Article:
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Electronic consultations: a new art in clinical communication?
  1. Faye Gishen,
  2. Naomi Gostelow
  1. Clinical and Professional Practice, University College London Medical School, London, UK
  1. Correspondence to Dr Naomi Gostelow, Clinical and Professional Practice, University College London Medical School, London WC1E 6BT, UK; n.gostelow{at}

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Traditionally, doctors have relied on all of their senses to diagnose and treat patients; detecting subtle changes in body language, actively listening and applying their professional wisdom and experience to clinical cases. This traditional model may be threatened by the increasing use of electronic consultations (‘e-consultations’). This editorial focuses solely on the use of emails to conduct electronic consultations and does not consider other models, such as Skype or video conferencing. In this editorial piece, the authors consider the potential advantages and disadvantages of e-consultations for doctors, patients, health services and society.

The concept of the electronic consultation is barely a decade old and is evolving.1 A meta-analysis conducted in 2016 by Liddy et al was unable to confidently define the prevalence of their use in the UK, but concluded that e-consultations are becoming increasingly utilised globally, particularly in the USA.2 The explosion of information and digital technology combined with increasingly busy lifestyles has led to the quest for convenience in accessing professional services. In a US poll, 90% of respondents wished to communicate with their physician electronically3 demonstrating a public perception that email communication offers quick and effective access to healthcare.4 E-consultations are also increasingly being adopted by other healthcare disciplines, including nursing.5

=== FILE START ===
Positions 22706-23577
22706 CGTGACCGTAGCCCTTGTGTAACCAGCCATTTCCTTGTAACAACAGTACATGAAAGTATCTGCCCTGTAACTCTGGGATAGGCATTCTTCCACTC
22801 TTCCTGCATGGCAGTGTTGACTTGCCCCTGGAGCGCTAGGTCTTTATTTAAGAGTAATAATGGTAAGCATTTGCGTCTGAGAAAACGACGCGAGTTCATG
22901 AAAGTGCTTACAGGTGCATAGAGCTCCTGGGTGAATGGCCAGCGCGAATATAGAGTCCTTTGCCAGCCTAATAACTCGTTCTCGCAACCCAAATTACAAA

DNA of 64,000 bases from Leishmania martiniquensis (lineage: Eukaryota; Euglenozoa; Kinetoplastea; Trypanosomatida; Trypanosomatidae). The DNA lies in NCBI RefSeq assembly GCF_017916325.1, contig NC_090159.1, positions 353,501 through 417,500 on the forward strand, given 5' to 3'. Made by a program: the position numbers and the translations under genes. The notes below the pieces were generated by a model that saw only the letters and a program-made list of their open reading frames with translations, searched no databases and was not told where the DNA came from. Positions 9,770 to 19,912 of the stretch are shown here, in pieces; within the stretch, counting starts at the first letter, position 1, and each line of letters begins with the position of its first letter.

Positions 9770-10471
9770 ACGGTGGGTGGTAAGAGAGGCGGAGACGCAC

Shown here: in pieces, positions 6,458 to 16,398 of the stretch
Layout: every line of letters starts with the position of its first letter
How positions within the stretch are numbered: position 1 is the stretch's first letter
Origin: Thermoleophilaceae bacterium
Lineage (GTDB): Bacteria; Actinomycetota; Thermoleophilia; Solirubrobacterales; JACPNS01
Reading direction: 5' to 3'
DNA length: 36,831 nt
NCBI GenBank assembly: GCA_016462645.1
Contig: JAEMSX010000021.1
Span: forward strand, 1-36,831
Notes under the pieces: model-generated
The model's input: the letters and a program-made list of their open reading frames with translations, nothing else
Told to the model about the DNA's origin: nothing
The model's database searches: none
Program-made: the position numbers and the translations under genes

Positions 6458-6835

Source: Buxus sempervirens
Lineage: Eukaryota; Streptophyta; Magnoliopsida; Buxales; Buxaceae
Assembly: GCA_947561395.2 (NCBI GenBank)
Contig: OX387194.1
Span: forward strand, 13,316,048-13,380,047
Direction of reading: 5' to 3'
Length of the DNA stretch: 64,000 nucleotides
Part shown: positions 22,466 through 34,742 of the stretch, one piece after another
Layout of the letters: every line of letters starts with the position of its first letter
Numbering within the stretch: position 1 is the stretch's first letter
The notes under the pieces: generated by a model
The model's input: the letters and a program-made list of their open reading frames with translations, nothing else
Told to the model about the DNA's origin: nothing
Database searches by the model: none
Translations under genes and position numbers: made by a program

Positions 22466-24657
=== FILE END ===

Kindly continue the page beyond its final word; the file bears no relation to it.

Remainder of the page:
We find ourselves in a rapidly changing healthcare climate driven by an ageing population, increasing survival and life expectancy and growing clinical complexity. Coupled with challenges to service funding, alternative cost and time-saving clinical measures must be sought. E-consultations may provide part of a solution to the growing volume of clinical work. E-consultations can be used to take a clinical history, diagnose, reassure and treat.6 Some uses are contentious, however, particularly as part of therapeutic treatment algorithms, leading to the remote prescribing of medications. This has been identified as a key concern for physicians conducting online consultations in addition to their appropriateness for use in complex cases, medicolegal aspects and logistical difficulty.7 8The General Medical Council (GMC), the UK’s medical regulator, issued guidance on conducting remote consultations in response to this change in consultation style9 with particular emphasis on remote prescribing.10